Improving Self-Esteem for Teens (Part 2)

Annie Fox, M.Ed., helps eczema teens with self-esteem advice

Annie Fox, M.Ed., helps eczema teens with self-esteem advice

We are continuing to understand self-esteem for eczema teens, the first part is published here. I’m very much privileged to have Annie Fox, M.Ed., who is an internationally respected educator, award-winning author and a trusted online adviser, specializing in helping teens become people of good character who’ve got the social courage to do the right thing online and off. Annie is a return guest to my blog, who previously shared on her own teen eczema experience here. I feel confident that she can really help those of you with eczema teens, as Annie had personal experience with eczema and cares deeply for teenagers.

Marcie Mom: For a teenager with eczema, do you recommend that he/she take a different approach to let his/her friends know, depending on their personality? Or is there no need to openly share about eczema?

Annie: When I was dealing with eczema as a teen, I regret not ever having an open conversation with any of my friends about the conditions. We were close friends and shared so many teen secrets, hopes, dreams, but I somehow decided that I couldn’t talk about my eczema. Looking back, I realize that was a mistake on my part. My friends would not have rejected me. Rather than expending all that energy “hiding” the rashes on my arms or on my neck, if I had chosen to talk about it with a few close friends, I could have relaxed when I was with them. So, yes, my advice is, that if you’ve got eczema, it’s not your fault and you’ve got nothing to be ashamed of! Educate people and you will find it easier for yourself in social situations. There is power in honesty.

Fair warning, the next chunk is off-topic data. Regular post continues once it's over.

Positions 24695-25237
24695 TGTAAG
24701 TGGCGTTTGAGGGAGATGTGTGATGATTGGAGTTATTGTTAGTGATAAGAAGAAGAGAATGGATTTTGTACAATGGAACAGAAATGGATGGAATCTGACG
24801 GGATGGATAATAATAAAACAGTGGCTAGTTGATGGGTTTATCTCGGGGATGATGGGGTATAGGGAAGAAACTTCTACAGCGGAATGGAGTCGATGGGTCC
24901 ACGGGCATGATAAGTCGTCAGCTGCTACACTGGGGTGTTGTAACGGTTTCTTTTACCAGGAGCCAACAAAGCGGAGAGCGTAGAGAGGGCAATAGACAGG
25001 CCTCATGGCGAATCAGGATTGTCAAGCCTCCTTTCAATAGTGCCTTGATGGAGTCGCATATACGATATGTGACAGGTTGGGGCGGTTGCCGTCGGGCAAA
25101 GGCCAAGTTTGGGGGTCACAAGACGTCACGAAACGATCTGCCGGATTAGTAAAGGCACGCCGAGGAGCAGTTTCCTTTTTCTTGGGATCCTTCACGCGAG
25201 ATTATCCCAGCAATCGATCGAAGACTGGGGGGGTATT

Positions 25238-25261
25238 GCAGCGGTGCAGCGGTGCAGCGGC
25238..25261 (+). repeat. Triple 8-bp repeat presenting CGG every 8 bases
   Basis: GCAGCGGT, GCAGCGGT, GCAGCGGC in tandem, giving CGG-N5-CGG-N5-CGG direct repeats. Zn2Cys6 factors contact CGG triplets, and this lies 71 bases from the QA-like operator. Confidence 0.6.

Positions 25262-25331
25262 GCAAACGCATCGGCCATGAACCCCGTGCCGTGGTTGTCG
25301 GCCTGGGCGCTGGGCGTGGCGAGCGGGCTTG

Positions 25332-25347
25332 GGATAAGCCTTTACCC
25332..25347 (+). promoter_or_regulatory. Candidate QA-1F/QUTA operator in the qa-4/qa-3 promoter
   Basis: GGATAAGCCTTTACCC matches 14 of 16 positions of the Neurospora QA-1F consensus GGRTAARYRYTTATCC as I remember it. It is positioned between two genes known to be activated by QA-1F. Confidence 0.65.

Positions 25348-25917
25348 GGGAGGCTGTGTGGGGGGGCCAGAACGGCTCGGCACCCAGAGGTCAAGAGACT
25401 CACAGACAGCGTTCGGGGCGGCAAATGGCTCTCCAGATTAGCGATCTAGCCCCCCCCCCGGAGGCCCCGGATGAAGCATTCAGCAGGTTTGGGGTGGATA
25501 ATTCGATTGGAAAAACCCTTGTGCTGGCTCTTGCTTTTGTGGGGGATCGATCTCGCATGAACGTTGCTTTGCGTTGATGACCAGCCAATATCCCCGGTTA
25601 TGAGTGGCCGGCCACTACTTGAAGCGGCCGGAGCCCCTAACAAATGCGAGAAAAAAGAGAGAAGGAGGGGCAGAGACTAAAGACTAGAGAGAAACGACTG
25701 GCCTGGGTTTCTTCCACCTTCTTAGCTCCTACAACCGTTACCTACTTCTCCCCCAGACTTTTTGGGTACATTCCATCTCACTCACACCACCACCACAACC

Marcie Mom: Do you think that posting pictures of his/her eczema on facebook will help or worsen the pressures the teen is facing?

Annie: I don’t know the answer to that one. FB is a very public forum. And there is a group mentality of cruelty on social media. My gut reaction to your question is “no.” I don’t think that would be helpful. In fact, I think it would result in certain people using a teen’s honest posting as an opportunity to be disrespectful and insensitive. It’s a personal choice, of course, but I doubt that one would get the kind of universal acceptance that one was looking for. And then what? You’re left feeling hurt, embarrassed, and upset.

Marcie Mom: Now a tricky question – if a teenager is really bothered by his eczema and feels bad about it, should he hide it by appearing not bothered and ‘cool’ about his skin? Is it even possible to do so?

Annie: I’m not a fan of pretending… even though I was voted Class Actress my senior year in high school. That gives you an idea of what a very skilled “pretender” I was! But like I said before, pretending to be something you’re not expends a lot of emotional energy. It is also very stressful because, actually, to “appear” not bothered about your skin when you are actually extremely bothered… is probably going to stress you out even more! And one thing we know about stress is that it contributes to inflammation! Instead of pretending anything, and stressing yourself out, I would strongly suggest that any teen with eczema, look into studying meditation. There are simple beginning breathing techniques to calm the mind and body. And from there you can learn more about how your mind works and how thoughts (worries about your social standing and the way your skin looks, etc) can be managed so that they don’t control you.